Showing posts with label Gone With The Wind. Show all posts
Showing posts with label Gone With The Wind. Show all posts

Sunday, February 14, 2010

Gone With The Wind - Musings

What Is Romance?
Whenever I take a poll or fill out a questionnaire or a profile that asks about my favorite book, I always answer: Gone With The Wind. It's also one of my favorite movies, mostly because it adheres so closely to the book. AND it's my favorite romance.

Even though it's not exactly a romance. If it were written today, it would not be sold as a genre romance. It's too long; it doesn't have a happy ending, and I'd be surprised if Scarlett's many marriages survived the editor's pen. Maybe the first one to Charles (but she'd somehow still be a virgin when he died). Scarlett's infatuation with Ashley would also be an unusual element in a modern historical.

Nevertheless, Gone With The Wind started me off on a lifetime love affair with romance and it set a high standard. I have often boiled down my criteria for a truly transcendent romance as this: "Do I believe the hero and heroine are absolutely MADE for each other?"

GWTW is a book I've re-read many, many times. Through most of my teenage years and early twenties, it was my summer vacation book. I re-read it every summer. One year, I also read biographies of Vivien Leigh and Clark Gable. Somehow in my head I was trying to make the story true.

I first fell in love with Scarlett. I identified with her daddy's-girl issues; with her first-born impatience with younger sisters and deeply pragmatic streak of do-what-must-be-done. I coveted that green sprigged dress and her ability to make boys notice her. I loved how she went after and got what she wanted; how she bucked convention and did wtf she wanted to, what any fool could see that she needed to do to survive. How she understood that the old pre-war conventions could not survive.

I liked Rhett because he was worthy of her. He let her have fun when no one else would. He loved her for all the things that her social circle frowned on, things that made her what she was. And he was a fun hero; a swashbuckling privateer; handsome; utterly un-intimidate-able.

I can't pinpoint exactly when it was that my perception of the characters started to change. Sometime in my 20's, it hit me really hard that Scarlett was only sixteen when the book opens, which wasn't so crazy, but that she was not even twenty when the war ended, and perhaps 26 at the end of the book. She was so young to go through everything she went through.

And then I started looking at Rhett's character, and how he always stood back and "gave Scarlett her head," as they used to say a lot in historicals; how he let her pretty much do and be exactly what she needed to. I noticed his tender side, that he showed to Melanie and Belle Watling and Mammy, but never to Scarlett, lest she plant it squarely with a delicate green morocco leather slipper. He knew her, understood her in ways that both helped and hurt his case as a lover. He waited for her to grow up. And waited.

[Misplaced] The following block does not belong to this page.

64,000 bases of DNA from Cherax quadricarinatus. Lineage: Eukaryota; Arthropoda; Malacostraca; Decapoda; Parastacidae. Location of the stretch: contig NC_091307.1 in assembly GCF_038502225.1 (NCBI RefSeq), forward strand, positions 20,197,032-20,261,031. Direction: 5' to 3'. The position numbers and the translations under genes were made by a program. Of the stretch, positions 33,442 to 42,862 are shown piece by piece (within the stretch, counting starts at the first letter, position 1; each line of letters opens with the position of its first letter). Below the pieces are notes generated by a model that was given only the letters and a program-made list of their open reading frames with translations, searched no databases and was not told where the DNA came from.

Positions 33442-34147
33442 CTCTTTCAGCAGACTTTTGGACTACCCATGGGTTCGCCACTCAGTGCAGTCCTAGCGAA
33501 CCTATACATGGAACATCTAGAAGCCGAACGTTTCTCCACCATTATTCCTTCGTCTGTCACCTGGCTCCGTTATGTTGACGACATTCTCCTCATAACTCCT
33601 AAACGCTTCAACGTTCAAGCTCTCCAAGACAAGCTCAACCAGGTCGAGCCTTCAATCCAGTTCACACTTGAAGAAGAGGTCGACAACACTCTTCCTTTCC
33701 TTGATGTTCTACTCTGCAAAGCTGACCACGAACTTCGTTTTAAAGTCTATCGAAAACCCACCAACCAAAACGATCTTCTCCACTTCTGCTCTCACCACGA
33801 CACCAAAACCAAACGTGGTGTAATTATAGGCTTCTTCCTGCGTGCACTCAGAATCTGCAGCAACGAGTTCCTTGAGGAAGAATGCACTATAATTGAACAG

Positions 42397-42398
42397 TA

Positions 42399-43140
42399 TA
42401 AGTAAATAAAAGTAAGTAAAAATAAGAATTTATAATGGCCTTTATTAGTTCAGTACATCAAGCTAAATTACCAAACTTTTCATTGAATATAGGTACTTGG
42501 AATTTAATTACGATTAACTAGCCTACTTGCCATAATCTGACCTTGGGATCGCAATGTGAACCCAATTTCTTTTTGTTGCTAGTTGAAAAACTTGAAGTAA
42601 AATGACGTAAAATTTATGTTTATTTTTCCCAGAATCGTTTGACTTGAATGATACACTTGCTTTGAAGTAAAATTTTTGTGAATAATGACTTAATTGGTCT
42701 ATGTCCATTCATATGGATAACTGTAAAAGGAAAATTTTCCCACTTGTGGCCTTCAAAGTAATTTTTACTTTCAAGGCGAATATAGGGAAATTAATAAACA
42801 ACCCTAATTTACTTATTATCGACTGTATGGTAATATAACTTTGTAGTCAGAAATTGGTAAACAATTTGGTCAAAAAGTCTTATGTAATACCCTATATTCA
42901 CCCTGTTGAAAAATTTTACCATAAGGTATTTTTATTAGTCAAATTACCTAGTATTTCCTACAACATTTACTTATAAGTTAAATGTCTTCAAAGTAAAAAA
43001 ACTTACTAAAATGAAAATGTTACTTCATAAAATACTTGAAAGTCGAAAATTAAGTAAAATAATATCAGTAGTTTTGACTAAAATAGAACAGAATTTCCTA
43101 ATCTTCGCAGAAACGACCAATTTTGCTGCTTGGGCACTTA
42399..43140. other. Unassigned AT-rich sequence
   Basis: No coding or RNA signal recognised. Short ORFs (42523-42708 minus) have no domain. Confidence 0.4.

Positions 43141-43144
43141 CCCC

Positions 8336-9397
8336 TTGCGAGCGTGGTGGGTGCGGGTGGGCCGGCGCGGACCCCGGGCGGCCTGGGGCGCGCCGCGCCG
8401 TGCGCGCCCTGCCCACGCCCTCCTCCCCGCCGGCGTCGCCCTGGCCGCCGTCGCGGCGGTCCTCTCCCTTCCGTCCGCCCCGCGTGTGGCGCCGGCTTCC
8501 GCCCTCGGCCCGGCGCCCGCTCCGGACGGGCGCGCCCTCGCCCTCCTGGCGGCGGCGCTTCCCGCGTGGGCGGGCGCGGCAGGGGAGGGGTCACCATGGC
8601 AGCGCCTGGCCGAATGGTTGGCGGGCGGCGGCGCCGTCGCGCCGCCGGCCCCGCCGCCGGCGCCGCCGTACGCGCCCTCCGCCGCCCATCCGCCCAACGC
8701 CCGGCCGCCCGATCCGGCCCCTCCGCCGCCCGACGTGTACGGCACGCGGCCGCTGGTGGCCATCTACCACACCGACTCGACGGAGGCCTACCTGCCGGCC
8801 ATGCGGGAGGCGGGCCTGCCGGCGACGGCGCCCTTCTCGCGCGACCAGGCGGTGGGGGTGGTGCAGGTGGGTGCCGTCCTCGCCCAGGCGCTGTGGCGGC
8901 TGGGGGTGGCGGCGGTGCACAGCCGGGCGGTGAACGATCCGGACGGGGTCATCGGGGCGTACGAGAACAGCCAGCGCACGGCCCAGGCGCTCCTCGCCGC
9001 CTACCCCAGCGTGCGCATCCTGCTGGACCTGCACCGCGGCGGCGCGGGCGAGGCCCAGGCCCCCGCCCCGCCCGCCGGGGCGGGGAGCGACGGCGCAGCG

Scarlett never treated Rhett like a lover or a suitor - he didn't fall into step with her plans. He was really almost more of a father figure; someone she could turn to for help, to lean on when everyone around her was leaning on her. In fact, she treated him pretty shabbily, reacting to what she saw as him being "mean" to her -- ie, not groveling at her feet.

Her infatuation with Ashley, and along with it, her emotional maturity, was stunted by the war and never played itself out as an adolescent crush normally would. Rhett knew better than to set himself up as competition to a phantom, but waiting it out took longer than anyone could have imagined. Part of Mitchell's genius is that as readers, none of us want Ashley and Scarlett together. We know, as Rhett and Melanie both know, that Ashley would never make her happy.

This bit here, where she accepts Rhett's proposal, I think sums up the push-pull tension between them perfectly:

"And you are the only man I ever saw who could stand the truth from a woman, and it would be nice having a husband who didn't think me a silly fool and expect me to tell lies-- and-- well, I am fond of you."

"Fond of me?"

"Well," she said fretfully, "if I said I was madly in love with you I'd be lying and what's more, you'd know it."

"Sometimes I think you carry your truth telling too far, my pet. Don't you think, even if it was a lie, that it would be appropriate for you to say 'I love you, Rhett,' even if you didn't mean it?"

What was he driving at, she wondered, becoming more confused. He looked so queer, eager, hurt, mocking. He took his hands from her and shoved them deep in his trouser pockets and she saw him ball his fists.